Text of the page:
Developing a transparent employer brand requires patient work and the support of the company’s senior management.
Employers are interested in employer brands and the transparency of working life, and no wonder: a successful employer image makes the recruitment process easier and supports the growth of the company’s business.
However, measuring a company’s employer image is not easy. According to a survey conducted by Monster last year, only 24% of Finnish companies have set measurable objectives for their employer image. At the same time, 97% of companies believe that employer image is an important factor.
A company must have patience long before any measurable results are achieved. This is evident to Vilhelmiina Wahlbeck, Vice President, Corporate Communications at DNA who has been involved in the development of DNA’s employer image for years.
“First, you need a vision. For us, it all started with wanting to have the most satisfied customers in our industry. To reach this goal, we wanted to make DNA a transparent and attractive workplace with employees who are truly satisfied and proud to work there,” explains Wahlbeck.
Transparency is key
Wahlbeck recommends thinking about transparency primarily from the employee’s point of view.
“We want to express outwards what type of work and working culture we offer. Transparency starts with authenticity and cannot be overly controlled. For example, we don’t have detailed social media instructions, and building our employer image is not left in the hands of employee ambassadors alone,” she says.
Scandic, a company known for its standing as a great place to work, has also considered the impact of transparency on the employer image. According to Antti Karjalainen, Sales Director at Scandic, transparency creates significance first for the employees and then for customers.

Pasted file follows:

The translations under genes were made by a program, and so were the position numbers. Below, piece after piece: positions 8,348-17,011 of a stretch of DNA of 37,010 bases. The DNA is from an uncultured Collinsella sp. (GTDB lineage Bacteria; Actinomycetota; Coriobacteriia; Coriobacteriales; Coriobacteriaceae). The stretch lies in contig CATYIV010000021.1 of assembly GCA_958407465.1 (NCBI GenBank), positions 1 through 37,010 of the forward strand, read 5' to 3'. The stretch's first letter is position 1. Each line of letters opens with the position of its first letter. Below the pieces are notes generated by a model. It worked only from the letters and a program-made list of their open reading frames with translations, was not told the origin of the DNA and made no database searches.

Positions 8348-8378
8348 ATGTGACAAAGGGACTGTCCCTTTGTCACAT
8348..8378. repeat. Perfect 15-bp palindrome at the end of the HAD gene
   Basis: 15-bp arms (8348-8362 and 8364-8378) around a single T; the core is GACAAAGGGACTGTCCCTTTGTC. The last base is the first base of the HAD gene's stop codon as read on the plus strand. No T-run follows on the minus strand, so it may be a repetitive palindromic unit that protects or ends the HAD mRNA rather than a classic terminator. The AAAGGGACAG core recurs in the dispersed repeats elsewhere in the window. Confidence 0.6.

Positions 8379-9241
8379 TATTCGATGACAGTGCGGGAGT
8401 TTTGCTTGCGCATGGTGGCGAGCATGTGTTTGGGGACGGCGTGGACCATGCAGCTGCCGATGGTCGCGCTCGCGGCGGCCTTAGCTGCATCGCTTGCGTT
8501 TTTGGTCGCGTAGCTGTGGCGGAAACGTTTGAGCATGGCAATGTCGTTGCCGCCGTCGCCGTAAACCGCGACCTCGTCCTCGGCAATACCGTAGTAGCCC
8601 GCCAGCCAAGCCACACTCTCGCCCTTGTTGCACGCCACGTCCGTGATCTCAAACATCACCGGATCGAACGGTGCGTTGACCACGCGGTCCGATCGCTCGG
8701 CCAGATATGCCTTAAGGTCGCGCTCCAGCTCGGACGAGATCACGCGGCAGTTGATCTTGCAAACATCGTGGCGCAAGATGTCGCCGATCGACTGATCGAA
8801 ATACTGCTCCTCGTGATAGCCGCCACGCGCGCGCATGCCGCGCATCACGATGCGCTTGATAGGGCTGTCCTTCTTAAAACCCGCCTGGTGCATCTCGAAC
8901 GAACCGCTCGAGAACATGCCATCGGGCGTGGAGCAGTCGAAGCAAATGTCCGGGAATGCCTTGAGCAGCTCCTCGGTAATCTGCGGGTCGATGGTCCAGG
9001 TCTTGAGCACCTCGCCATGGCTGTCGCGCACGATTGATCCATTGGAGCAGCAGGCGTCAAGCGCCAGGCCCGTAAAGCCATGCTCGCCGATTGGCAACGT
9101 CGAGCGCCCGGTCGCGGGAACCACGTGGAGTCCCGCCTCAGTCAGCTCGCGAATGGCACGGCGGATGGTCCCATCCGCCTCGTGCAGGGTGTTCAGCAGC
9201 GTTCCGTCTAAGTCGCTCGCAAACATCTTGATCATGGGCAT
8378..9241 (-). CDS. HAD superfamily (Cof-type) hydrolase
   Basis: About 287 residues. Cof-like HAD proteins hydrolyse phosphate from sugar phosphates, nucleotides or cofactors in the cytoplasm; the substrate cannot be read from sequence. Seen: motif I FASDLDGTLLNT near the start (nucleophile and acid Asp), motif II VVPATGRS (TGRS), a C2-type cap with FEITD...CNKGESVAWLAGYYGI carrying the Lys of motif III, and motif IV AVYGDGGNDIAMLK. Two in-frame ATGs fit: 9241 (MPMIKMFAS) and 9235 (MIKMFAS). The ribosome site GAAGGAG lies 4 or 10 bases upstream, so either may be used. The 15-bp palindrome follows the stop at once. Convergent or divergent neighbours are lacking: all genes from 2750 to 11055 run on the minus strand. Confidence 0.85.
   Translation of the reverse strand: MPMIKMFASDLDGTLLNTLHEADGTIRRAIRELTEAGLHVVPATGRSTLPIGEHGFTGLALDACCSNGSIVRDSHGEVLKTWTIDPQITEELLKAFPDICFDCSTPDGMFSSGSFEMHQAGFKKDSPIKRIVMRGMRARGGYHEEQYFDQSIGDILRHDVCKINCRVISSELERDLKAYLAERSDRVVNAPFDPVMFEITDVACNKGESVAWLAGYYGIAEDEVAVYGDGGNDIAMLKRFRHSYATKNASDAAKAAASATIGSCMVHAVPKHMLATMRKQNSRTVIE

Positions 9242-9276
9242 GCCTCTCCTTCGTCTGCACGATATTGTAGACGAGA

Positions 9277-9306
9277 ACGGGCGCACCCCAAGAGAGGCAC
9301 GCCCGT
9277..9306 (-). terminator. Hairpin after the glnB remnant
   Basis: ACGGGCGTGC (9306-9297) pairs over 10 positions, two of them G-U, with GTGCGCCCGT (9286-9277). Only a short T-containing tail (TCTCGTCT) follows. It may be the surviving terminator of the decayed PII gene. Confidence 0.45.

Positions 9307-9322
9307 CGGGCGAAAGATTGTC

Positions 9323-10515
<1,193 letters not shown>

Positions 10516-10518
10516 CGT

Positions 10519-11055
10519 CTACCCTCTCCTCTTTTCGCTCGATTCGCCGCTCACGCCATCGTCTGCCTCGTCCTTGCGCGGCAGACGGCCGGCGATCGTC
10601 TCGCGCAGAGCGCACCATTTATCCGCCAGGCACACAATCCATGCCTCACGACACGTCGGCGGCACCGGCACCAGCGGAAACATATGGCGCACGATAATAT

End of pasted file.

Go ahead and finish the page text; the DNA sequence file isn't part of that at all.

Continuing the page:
“We have consciously aimed to let go of needless boundaries and to create various platforms to help our employees feel inspired. Freedom creates responsibility and, at the end, improves our results,” says Karjalainen.
Both Karjalainen and Wahlbeck note that a successful and transparent employer image cannot be achieved through an HR department alone. At DNA, for example, communications are responsible for the employer image, and the company constantly aims to learn from other companies as well.
“Support from communications and marketing is important. This enables the HR experts to focus on hiring the right people for the company. For us, a decisive turning point was having the CEO support the changes. Support from the management generated responsibility, freedom and trust,” says Wahlbeck.
Significance of employer image on the rise
Consumers also expect transparency from businesses. Surveys on working life trends commissioned by Alma Media and other sources state that, in the working life of the future, expectations towards companies will change and transparency will be essential for products, services and the way employers operate.
“All of these factors affect the degree to which a company is perceived to be an attractive employer. Employee expectations need to be met, and both facts and subjective perceptions now spread faster and more widely than ever before,” says Sanna Koivuranta, Employer Branding Specialist and Business Owner of the Tunto service at Alma Media.
The Tunto service, launched by Alma Media, aims to provide solutions for this challenge. Tunto is a new digital service that analyses the employer image and provides access to employer evaluations. At the same time, the service encourages employees to share their experiences of employers over the course of their career.
“Tunto was designed to functions as a type of Tripadvisor for working life. The service also helps us offer our customers diverse information on the development of their employer image. One of our major objectives is to promote transparency and positive change in Finnish working life,” adds Koivuranta.